The Department contends the dependency court erred in dismissing the allegation made pursuant to section 300, subdivision (e) because there was no identified perpetrator. The Department argues that on the contrary, the plain language of subdivision (e) does not require that the identity of the perpetrator be known where the abuse is caused by a parent; it is only where the abuse is caused by someone other than a parent that the parent must know or reasonably should have known the person was abusing the minor. (See In re Joshua H. (1993) 13 Cal.App.4th 1718, 1727, 17 Cal.Rptr.2d 282.) Respondents 4 argue that under subsection (e), the Department must establish that the parents had actual knowledge E. was being abused and that some person was committing the abuse. It is insufficient to merely establish the fact of the abuse. Here, the parents had no idea E. was being abused, much less by whom.
Section 300, subdivision (e) provides that the court has jurisdiction where “[t]he child is under the age of five and has suffered severe physical abuse by a parent, or by any person known by the parent, if the parent knew or reasonably should have known that the person was physically abusing the child. For the purposes of this subdivision, ‘severe physical abuse’ means any of the following: any single act of abuse which causes physical trauma of sufficient severity that, if left untreated, would cause permanent physical disfigurement, permanent physical disability, or death; any single act of sexual abuse which causes significant bleeding, deep bruising, or significant external or internal swelling; or more than one act of physical abuse, each of which causes bleeding, deep bruising, significant external or internal swelling, bone fracture, or unconsciousness; or the willful, prolonged failure to provide adequate food. A child may not be removed from the physical custody of his or her parent or guardian on the basis of a finding of severe physical abuse unless the social worker has made an allegation of severe physical abuse pursuant to Section 332.”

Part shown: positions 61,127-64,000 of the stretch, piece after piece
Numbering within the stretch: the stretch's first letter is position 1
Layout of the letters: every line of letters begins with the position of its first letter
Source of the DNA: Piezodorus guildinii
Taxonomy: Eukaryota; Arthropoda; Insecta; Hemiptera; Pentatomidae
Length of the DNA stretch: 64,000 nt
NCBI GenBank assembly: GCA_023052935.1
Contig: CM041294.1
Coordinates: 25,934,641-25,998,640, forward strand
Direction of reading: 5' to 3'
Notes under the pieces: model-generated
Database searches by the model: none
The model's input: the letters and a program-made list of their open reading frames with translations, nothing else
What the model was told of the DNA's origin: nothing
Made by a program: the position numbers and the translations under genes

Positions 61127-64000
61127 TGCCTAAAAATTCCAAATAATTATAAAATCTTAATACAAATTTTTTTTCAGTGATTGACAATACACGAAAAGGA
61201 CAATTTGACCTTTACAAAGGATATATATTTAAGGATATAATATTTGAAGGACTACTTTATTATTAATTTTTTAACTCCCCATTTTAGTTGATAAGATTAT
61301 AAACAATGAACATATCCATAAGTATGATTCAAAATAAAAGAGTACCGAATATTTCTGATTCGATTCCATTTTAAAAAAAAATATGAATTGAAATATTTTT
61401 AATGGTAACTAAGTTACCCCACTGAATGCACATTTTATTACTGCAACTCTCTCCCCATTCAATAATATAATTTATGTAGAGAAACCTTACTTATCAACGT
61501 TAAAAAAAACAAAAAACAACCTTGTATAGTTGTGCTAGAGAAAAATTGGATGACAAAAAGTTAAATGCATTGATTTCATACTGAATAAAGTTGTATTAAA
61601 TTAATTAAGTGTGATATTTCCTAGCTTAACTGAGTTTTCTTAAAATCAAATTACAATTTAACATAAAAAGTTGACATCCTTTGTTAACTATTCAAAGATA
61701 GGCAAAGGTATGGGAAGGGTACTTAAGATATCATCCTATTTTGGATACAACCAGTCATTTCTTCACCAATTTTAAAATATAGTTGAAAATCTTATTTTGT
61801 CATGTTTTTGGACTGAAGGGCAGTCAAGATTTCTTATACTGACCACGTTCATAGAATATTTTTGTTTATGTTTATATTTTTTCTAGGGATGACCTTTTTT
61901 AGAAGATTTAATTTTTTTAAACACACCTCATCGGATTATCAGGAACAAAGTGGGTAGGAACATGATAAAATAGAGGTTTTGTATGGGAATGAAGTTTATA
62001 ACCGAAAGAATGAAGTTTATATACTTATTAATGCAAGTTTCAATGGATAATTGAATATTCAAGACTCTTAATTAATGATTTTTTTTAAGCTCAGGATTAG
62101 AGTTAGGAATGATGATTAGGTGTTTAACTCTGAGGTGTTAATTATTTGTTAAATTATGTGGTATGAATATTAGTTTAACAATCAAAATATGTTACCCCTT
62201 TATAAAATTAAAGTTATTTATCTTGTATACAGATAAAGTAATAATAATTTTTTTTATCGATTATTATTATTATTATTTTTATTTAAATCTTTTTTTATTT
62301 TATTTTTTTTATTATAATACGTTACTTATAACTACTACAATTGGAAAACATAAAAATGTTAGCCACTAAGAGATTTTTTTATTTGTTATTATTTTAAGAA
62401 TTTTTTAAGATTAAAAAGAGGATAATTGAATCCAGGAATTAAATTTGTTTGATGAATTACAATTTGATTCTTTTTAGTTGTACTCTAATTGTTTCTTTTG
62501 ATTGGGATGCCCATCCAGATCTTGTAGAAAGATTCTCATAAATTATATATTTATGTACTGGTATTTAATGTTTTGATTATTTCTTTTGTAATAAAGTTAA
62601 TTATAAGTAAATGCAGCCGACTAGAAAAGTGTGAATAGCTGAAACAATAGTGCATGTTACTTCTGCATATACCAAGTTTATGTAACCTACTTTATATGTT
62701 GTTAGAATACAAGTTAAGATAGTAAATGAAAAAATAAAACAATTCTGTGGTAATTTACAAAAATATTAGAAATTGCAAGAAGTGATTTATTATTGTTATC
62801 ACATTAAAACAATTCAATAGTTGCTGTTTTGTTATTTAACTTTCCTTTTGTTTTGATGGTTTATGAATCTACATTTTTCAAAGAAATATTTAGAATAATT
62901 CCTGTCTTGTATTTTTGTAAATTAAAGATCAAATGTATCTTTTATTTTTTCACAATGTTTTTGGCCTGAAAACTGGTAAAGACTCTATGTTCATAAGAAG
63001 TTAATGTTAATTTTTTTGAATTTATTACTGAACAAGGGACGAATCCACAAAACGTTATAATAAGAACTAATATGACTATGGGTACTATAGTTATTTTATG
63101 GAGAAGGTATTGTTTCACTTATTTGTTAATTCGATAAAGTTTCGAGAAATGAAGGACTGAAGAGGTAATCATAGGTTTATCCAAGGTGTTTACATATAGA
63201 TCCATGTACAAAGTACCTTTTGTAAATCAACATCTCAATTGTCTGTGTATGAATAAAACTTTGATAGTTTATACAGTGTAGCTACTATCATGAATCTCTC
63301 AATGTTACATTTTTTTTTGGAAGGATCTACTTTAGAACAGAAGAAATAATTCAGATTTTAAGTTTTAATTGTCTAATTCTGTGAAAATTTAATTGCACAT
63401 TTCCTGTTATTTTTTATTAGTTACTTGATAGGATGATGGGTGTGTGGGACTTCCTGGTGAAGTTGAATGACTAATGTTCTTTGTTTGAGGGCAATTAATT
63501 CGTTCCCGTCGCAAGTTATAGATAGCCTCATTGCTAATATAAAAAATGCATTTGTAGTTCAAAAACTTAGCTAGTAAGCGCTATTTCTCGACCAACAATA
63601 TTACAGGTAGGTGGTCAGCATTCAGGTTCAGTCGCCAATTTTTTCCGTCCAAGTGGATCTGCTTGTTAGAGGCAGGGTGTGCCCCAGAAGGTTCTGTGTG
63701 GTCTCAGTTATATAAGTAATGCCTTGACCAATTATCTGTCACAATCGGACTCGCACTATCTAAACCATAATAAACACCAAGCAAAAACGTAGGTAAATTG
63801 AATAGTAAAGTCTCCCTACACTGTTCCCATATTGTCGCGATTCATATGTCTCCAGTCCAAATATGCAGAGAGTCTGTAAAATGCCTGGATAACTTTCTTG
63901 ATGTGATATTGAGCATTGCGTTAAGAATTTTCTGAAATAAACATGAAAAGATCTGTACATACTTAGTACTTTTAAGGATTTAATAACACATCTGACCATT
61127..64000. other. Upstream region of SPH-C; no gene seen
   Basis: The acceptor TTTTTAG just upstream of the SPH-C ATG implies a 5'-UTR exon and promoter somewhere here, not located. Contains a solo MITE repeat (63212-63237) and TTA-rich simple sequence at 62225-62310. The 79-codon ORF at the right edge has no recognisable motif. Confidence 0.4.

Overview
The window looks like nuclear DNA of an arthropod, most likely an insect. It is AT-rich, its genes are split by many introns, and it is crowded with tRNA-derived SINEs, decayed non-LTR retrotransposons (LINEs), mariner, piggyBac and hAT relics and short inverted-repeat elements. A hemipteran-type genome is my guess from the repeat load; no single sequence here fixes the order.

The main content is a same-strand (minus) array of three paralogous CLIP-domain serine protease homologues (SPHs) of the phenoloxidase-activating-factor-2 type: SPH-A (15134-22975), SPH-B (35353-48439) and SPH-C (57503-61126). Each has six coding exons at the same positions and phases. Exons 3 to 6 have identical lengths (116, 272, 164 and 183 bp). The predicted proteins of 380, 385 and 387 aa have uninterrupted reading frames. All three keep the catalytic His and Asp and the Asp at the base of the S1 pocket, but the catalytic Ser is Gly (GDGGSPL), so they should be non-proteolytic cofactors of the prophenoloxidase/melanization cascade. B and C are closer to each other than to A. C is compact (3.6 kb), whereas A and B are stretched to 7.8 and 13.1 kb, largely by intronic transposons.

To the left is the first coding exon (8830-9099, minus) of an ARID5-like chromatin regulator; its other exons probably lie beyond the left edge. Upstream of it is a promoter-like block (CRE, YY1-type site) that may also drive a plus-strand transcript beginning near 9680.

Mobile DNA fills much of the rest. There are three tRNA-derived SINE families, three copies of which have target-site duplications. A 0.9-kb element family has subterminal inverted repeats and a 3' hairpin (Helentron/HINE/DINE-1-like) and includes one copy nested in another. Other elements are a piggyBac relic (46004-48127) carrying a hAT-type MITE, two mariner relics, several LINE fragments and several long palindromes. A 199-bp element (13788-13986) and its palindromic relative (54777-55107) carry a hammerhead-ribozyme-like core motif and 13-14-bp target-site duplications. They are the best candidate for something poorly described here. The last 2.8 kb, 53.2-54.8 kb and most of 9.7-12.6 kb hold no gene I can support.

In re Joshua H. interpreted this language to impose three requirements on the Department to establish jurisdiction under this subsection: (1) there is a minor under the age of five; (2) who has suffered severe physical abuse as defined in section 300, subdivision (e); (3) by a parent or any person known to the parent if the parent knew or reasonably should have known that the person was physically abusing the minor. (In re Joshua H., supra, 13 Cal.App.4th at p. 1727, 17 Cal.Rptr.2d 282.) In Joshua H., an infant boy was repeatedly beaten by his mother and the mother's live-in boyfriend. (Id. at pp. 1722-1723, 17 Cal.Rptr.2d 282.) The mother contended the case was not within subdivision (e) because while she was aware her boyfriend was hitting her son, she did not know how severe the abuse was.5 The court rejected her contention this did not bring the matter within subdivision (e). “When, as here, an infant suffers severe physical abuse at the hands of someone other than a parent[.] ․ [t]he subdivision does not require the parent's actual or constructive knowledge that the minor in fact suffered severe physical abuse within the statutory definition. Indeed, several of the listed injuries, such as bleeding (internal), internal swelling, and bone fracture, may not be visible; they may be discovered only after medical examination or testing. We do not believe the Legislature intended so to limit the statute.” (Id. at p. 1729, 17 Cal.Rptr.2d 282 (emphasis added).)